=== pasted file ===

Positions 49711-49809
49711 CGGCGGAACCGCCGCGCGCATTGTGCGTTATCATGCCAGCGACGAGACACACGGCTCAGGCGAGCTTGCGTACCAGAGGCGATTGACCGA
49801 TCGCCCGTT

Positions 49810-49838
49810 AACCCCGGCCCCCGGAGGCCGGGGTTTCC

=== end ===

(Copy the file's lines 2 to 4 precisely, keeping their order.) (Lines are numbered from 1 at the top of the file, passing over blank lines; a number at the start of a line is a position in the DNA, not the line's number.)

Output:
49711 CGGCGGAACCGCCGCGCGCATTGTGCGTTATCATGCCAGCGACGAGACACACGGCTCAGGCGAGCTTGCGTACCAGAGGCGATTGACCGA
49801 TCGCCCGTT

Positions 49810-49838